Life history strategies

Just like gamete production, offspring production can follow the same two strategies: quantity or quality. The quality strategy is best exemplified in African elephants (Loxodonta africana), the largest living land animal. African elephants produce one young, rarely two, after a gestation of 22 months. Young are born precocial, and can stand up and follow the mother within 15-30 minutes. They are nursed for 2-3 years (sometimes up to 9 years), and reach sexual maturity at 8-13 years of age. In their lifetime of 55-60 years, female elephants average four calves, with a range of one to nine.

In contrast to the "quality" strategy of elephants, numerous rodents and lagomorphs have multiple litters each year, each with numerous young, and spend little time investing in

An African elephant (Loxodonta africana) bull in "musth," a state of sexual excitement characterized by aggressive posturing, continuous dribbling of urine, and secretions running from the temporal glands. (Photo by Rudi van Aarde. Reproduced by permission.)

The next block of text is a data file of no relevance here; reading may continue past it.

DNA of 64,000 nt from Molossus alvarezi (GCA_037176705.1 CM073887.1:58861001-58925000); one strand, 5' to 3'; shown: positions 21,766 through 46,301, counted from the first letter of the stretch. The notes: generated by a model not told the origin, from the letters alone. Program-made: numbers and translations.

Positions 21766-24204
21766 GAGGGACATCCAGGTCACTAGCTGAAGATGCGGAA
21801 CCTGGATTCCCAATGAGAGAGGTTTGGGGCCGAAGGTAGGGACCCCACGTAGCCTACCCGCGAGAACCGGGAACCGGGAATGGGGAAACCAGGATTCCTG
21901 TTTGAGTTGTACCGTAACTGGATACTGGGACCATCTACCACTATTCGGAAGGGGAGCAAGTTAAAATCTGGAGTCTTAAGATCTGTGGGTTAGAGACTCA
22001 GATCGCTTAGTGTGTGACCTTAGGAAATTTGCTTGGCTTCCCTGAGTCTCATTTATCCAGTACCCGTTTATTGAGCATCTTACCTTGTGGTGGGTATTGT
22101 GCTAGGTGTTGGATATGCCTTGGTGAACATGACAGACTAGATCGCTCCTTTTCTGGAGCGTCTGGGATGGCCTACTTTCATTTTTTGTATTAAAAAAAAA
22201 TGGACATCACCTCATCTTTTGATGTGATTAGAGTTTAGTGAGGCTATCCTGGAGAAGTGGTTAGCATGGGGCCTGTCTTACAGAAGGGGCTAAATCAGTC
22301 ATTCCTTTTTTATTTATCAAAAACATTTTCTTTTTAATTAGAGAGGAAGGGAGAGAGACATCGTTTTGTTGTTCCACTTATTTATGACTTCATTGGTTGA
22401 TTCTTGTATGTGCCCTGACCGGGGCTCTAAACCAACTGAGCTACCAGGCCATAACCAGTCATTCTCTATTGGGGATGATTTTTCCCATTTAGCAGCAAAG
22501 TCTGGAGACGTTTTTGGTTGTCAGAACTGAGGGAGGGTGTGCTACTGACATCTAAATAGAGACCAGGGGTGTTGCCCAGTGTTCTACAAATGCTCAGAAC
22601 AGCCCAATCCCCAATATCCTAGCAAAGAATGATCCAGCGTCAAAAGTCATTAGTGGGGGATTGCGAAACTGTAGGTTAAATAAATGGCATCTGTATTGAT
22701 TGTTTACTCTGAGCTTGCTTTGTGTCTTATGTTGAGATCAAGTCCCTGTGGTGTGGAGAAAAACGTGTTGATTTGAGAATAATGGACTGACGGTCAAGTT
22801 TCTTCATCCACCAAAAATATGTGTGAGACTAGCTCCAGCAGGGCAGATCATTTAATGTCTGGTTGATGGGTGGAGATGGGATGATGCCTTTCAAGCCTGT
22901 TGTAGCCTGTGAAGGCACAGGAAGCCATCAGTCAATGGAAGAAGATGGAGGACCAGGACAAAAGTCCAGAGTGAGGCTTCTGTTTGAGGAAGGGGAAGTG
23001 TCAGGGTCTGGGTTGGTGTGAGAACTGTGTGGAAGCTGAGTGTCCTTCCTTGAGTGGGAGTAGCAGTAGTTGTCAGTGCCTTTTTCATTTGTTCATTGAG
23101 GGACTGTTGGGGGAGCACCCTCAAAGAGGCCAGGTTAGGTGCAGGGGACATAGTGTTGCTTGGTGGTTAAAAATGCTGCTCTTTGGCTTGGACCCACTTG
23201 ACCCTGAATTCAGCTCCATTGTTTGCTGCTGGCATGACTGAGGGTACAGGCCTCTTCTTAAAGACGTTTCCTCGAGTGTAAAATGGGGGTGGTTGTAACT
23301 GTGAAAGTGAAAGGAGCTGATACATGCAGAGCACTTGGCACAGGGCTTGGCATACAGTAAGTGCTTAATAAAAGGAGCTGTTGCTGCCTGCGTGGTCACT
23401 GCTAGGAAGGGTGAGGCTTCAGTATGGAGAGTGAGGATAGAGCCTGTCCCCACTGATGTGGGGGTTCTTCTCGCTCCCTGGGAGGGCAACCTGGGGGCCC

offspring growth (quantity strategy). Obviously, a continuum exists between the two extremes and typically these life history strategies are influenced by the size and life span of the animal and the environment. For example, small rodents grow faster, and live shorter lives, and thus invest in "faster" reproduction such as earlier age at maturity, and smaller but more numerous neonates. In contrast, larger mammals such as ungulates, elephants, and whales have relatively larger but fewer neonates, and attain sexual maturity much later. The latter species are typically longer-lived, and thus spread their reproductive efforts over a longer time span than smaller mammals.

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